Zobrist, Rays down Tigers in 11 innings
Shortstop clubs go-ahead homer in regular-season finale
DETROIT -- Sunday afternoon felt like Spring Training and nothing like the end of a baseball season.
Given the Rays' constantly shifting lineup, you almost expected to see pitchers running in the outfield during the late innings of an 8-7 win in 11 innings over the Tigers in front of a crowd of 40,373 at Comerica Park.
By the time the game finished, three hours and 47 minutes after it had started, Tampa Bay had used 22 players.
"We had a lot of things preordained from the beginning," Rays manager Joe Maddon said. "And then as it just started going, we had a lot of options. I did not want to start anybody's engines up. So it was just really trying to keep it going until the end, and it worked out well."
Ben Zobrist hit a solo home run off Chris Lambert (1-2) with one out in the top of the 11th to give the Rays an 8-7 lead en route to their first win against the Tigers in the four-game weekend series.
"I loved the way we played today -- extra innings on the last day on the road," Maddon said. "I really like winning on the road in extra innings. Ben Zobrist, my goodness, he's changing into Zorilla -- he'll never change that hairstyle, I'm sure. Twenty years from now, he's going to be wearing the Mohawk."
Zobrist, like many players on the team, embraced the hirsute fashion of the Rays (97-65) and homered four times during the team's stay in Detroit.
"I like playing here, I guess; I see the ball good," Zobrist said. "You know it's a great-looking stadium, I love playing in it. It's just nice to come out with a win. I wouldn't have felt good with four losses to finish the year. But I think now that we came out of here with a win, it's going to feel good going into Thursday."
As for the Mohawk, does it stay?
"I don't know, I might have to keep it, the way it's been going," Zobrist said.
James Shields started for the Rays in a final tuneup before making his first playoff start. The right-hander threw one inning, retiring the Tigers (74-87) in order before giving way to Mitch Talbot.
"It was actually pretty fun," said Shields of the one-inning outing. "I was pretty pumped up about it. To me, I tried to approach it as any old start, especially since the hitters I were facing were All-Stars. I didn't want to make my one inning an embarrassment."
Talbot surrendered a three-run homer to Curtis Granderson in the third inning as the Tigers went up, 3-0. Things didn't get any better for Talbot in the fourth, when he walked in two runs with the bases loaded.
Zach Miner started for the Tigers and was perfect for four innings before Rocco Baldelli hit a 432-foot homer to lead off the fifth. Eric Hinske added a two-run homer to account for his 20th of the season and cut Detroit's lead to 5-3.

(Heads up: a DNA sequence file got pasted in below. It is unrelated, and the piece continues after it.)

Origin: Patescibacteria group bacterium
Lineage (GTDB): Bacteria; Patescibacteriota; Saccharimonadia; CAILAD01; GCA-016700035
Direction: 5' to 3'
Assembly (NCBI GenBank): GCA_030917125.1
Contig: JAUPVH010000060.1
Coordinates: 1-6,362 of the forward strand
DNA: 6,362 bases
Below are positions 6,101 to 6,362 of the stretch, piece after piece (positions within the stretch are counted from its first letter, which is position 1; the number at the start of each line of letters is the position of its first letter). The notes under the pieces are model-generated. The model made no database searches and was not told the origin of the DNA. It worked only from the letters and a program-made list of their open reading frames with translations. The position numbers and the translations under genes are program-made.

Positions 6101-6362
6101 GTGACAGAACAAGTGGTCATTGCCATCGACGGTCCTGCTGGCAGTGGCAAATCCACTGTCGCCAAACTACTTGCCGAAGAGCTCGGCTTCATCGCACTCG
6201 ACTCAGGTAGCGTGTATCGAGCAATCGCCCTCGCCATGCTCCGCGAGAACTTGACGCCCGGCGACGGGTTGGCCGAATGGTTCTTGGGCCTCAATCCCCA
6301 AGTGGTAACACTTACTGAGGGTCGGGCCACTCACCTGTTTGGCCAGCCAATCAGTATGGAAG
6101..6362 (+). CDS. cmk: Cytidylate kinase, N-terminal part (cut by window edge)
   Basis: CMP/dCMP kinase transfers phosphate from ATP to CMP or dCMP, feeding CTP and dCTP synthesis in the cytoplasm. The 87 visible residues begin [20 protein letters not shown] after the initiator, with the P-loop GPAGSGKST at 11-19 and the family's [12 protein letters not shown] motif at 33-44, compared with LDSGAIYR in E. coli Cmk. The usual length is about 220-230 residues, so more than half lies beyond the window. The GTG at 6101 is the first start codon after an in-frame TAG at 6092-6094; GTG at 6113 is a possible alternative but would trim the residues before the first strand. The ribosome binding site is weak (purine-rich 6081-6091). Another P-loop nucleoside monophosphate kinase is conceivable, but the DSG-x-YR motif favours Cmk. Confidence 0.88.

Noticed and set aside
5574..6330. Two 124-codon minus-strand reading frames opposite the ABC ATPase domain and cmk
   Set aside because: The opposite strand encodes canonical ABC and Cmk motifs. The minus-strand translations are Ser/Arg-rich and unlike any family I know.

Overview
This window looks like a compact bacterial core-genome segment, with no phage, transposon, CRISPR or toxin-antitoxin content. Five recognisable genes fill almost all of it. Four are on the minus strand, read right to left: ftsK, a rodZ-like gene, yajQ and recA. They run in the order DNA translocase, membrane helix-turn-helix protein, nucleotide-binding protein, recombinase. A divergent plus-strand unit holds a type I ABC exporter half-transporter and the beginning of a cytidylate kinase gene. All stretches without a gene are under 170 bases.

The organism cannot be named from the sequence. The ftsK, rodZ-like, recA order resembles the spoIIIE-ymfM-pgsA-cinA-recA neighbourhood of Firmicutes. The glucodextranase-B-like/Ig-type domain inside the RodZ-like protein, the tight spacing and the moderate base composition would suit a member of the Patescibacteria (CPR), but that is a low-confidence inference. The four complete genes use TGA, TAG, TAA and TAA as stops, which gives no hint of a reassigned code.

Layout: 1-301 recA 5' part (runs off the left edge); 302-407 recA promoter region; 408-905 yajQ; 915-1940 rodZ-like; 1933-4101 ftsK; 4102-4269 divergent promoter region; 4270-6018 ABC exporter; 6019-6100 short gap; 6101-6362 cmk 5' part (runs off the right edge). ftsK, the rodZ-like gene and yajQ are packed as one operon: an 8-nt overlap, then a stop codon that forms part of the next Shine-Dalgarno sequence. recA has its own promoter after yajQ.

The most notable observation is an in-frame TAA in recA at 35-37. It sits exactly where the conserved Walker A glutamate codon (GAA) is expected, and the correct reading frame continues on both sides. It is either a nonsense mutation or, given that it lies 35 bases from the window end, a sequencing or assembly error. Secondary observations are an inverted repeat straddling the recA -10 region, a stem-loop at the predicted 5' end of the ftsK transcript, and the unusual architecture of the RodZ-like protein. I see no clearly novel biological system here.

Jonny Gomes hit a bases-loaded pinch-hit double in the eighth to tie the score at 5. Zobrist then singled home the go-ahead run, and Hinske walked with the bases loaded to give the Rays a 7-5 lead.
Magglio Ordonez sent the game into extra innings when he homered in the bottom of the ninth on a 2-2 pitch from Edwin Jackson to tie the score at 7.
Jackson (14-11) pitched a scoreless 10th and actually came away with the win after Jason Hammel nailed down the save with a scoreless 11th, aided greatly by Justin Ruggiano's acrobatic diving catch in foul territory for the first out in the inning. Jackson blew the save but managed to pick up his 14th win of the season, which tied him with Shields for the team lead, which also is a club record.
Shields teased Jackson about getting the win, to which Jackson replied: "Trust me, I wasn't planning on blowing a save to get a win."
Jackson's outing could be a precursor of things to come during the postseason, when one, or perhaps two, of the Rays' starters will shift to the bullpen. Jackson and Andy Sonnanstine would be the candidates to move.
Maddon acknowledged afterward that he "was curious to see E.J. in that role."
Jackson shrugged his shoulders when asked about such a scenario.
"I'm a team player," Jackson said. "I've been in the 'pen before. Right now, it's not me. No one should be, 'Me, me' -- it's us. It's a team thing. If they put me in the 'pen and feel that it would help the team, then I'm all for it. I wouldn't be uncomfortable. I've been out in the 'pen before."
Speaking of the bullpen, Troy Percival pitched an inning of scoreless relief Sunday, stating his case to be included on the Rays' postseason roster after working through a lingering back problem.
"At this point, I don't need to put any more pressure on them than they've already got," said Percival when asked about being included on the postseason roster. "They've got a decision to make. I did what I had to do. ... I don't think I'm quite where I was at the beginning of the season, but I think I'm making strides to get there."
Though Sunday felt like Rays players would be handed a box lunch as they headed for a bus ride back to St. Petersburg -- just like in Spring Training -- Tampa Bay left Comerica Park and headed toward a team charter that would carry it back to the St. Pete/Clearwater Airport. Landing at 9 p.m. ET on Sunday, the Rays will no doubt be received for the first time in the Tampa Bay area as the reigning American League East champions.
Bill Chastain is a reporter for MLB.com. This story was not subject to the approval of Major League Baseball or its clubs.